2.2.1 Hardware implementation

The x86–64 architecture provides 16 128-bit wide registers that are available for the SSE instructions. Figure 2.2 compares them with normal GPRs. It should be noted however, that even though only 16 registers are visible at the assembly level, much more registers (e.g. 168 SSE-AVX registers in Intel Haswell) are implemented physically and can be used for renaming. Specifically, starting from the Intel NetBurst microarchitecture, SSE values are stored in a separate register file that is shared between SSE and floating-point operations.

In the Intel’s implementation, SSE instructions are executed by the Floating Point Units (FPU). In the initial implementations (e.g. in the Intel Pentium III) the instruction decoder transformed all 128-bit instructions into pairs of 64-bit microinstructions, which were executed in parallel using ILP available in the super-scalar processors. In the modern implementations (e.g. in the Intel Core 2) SSE has 128-bit dedicated FPUs. In addition to that, processors usually have separate modules for the most frequent or the

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Figure 2.2: GPR and SSE registers compared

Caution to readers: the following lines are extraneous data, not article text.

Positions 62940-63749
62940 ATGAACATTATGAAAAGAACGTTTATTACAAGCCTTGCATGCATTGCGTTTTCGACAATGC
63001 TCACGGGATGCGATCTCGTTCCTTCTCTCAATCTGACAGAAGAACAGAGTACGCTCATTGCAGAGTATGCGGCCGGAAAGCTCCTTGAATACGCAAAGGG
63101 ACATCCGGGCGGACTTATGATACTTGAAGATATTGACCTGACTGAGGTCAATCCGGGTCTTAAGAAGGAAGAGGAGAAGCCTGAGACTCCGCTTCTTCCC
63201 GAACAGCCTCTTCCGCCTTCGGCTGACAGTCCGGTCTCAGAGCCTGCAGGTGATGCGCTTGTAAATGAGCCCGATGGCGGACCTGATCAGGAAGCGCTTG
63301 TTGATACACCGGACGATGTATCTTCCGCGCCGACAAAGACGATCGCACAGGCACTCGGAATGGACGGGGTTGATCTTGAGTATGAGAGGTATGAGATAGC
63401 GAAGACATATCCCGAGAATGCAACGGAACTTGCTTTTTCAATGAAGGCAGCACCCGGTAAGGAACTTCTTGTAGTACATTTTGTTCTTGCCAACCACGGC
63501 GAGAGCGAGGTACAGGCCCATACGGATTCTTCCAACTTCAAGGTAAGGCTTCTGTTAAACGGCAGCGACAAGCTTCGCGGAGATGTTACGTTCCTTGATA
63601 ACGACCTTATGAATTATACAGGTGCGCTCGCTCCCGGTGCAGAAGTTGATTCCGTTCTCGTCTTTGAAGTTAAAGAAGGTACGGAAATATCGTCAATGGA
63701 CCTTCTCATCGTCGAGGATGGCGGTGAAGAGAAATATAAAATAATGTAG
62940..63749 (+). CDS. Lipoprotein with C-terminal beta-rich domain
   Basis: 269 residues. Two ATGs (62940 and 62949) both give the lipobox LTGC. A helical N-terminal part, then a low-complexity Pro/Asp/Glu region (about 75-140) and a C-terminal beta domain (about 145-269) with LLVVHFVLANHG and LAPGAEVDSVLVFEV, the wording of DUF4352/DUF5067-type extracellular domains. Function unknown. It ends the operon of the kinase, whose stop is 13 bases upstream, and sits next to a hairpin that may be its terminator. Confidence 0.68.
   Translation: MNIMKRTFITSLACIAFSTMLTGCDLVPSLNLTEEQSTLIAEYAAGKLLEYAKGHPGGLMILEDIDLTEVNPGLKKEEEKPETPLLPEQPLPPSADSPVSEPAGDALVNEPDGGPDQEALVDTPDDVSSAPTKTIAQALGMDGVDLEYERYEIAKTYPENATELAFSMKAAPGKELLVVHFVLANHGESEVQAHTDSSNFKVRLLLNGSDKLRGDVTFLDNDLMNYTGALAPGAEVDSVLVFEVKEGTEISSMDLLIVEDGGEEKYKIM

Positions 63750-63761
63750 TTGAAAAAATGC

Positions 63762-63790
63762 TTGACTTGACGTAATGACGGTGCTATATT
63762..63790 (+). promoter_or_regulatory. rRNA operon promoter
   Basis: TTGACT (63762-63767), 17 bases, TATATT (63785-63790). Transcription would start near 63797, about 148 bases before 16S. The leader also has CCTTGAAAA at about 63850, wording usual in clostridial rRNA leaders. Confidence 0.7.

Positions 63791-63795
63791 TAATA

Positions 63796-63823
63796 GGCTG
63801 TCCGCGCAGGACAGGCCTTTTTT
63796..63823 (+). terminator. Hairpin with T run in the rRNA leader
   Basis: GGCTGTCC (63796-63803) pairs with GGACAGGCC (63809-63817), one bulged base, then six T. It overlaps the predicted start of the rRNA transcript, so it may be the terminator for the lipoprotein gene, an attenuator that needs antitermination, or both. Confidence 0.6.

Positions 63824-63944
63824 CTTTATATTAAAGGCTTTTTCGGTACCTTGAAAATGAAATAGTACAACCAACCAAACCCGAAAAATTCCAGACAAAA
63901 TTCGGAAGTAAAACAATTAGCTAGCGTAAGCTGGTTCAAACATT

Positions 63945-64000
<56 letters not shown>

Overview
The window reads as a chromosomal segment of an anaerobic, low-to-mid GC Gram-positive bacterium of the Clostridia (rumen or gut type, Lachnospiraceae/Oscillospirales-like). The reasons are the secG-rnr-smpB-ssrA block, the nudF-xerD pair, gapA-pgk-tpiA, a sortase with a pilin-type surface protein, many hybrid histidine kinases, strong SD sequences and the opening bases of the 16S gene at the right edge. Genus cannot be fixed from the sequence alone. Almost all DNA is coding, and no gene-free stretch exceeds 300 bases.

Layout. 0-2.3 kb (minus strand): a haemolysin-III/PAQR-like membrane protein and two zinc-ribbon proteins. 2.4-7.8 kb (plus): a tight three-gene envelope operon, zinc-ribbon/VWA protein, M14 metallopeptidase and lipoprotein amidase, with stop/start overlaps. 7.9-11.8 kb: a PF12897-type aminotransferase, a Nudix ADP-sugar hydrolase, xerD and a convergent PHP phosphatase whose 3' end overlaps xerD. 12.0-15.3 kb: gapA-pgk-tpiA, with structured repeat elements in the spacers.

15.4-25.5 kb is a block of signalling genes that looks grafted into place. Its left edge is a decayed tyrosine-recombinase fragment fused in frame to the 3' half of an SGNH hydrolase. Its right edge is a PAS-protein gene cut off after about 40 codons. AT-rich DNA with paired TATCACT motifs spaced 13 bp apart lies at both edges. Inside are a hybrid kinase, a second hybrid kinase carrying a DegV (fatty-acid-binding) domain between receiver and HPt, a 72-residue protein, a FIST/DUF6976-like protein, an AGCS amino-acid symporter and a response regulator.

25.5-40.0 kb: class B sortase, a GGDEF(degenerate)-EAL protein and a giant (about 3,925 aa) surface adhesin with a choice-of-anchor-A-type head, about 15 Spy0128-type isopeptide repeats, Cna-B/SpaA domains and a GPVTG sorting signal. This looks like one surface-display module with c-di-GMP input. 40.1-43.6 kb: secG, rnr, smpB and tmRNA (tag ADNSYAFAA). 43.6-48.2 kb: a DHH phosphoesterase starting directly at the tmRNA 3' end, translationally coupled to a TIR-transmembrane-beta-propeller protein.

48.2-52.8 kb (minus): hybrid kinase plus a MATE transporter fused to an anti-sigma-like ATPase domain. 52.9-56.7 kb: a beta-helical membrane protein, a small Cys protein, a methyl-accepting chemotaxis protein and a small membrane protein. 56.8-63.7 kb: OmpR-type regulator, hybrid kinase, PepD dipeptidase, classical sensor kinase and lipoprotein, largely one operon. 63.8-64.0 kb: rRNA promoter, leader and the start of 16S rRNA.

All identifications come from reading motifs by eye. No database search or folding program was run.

most costly operations, such as multiplication, shuffle or memory access. It provides a higher level of parallelism and allows to avoid some common bottlenecks. As one example, an execution unit of the Intel Core 2 microarchitecture (presented in 2006) is shown in Figure 2.3 with SSE parts highlighted.

Figure 2.3: Intel Core 2 execution unit

Here: ALU — scalar arithmetic logic unit, FMUL/FDIV — SSE floating point

multiplication and division unit, SSE MUL — SSE integer multiplication,

and SSE ALU — SSE integer ALU.

2.2.2 SSE instruction set and intrinsics

In general, SSE has two modes of operation — it can operate in parallel on all data operands (packed mode) or on the least significant pairs of operands (scalar mode). In

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other words, in the scalar mode SSE registers operate as normal GPRs. In this thesis, we use the packed mode because it allows to operate on two replicas simultaneously. SSE also provides two modes of floating point arithmetic — IEEE-compliant, which has higher precision and is more portable, and flush-to-zero mode, which has higher performance. In our work, we always assume a default IEEE-compliant mode.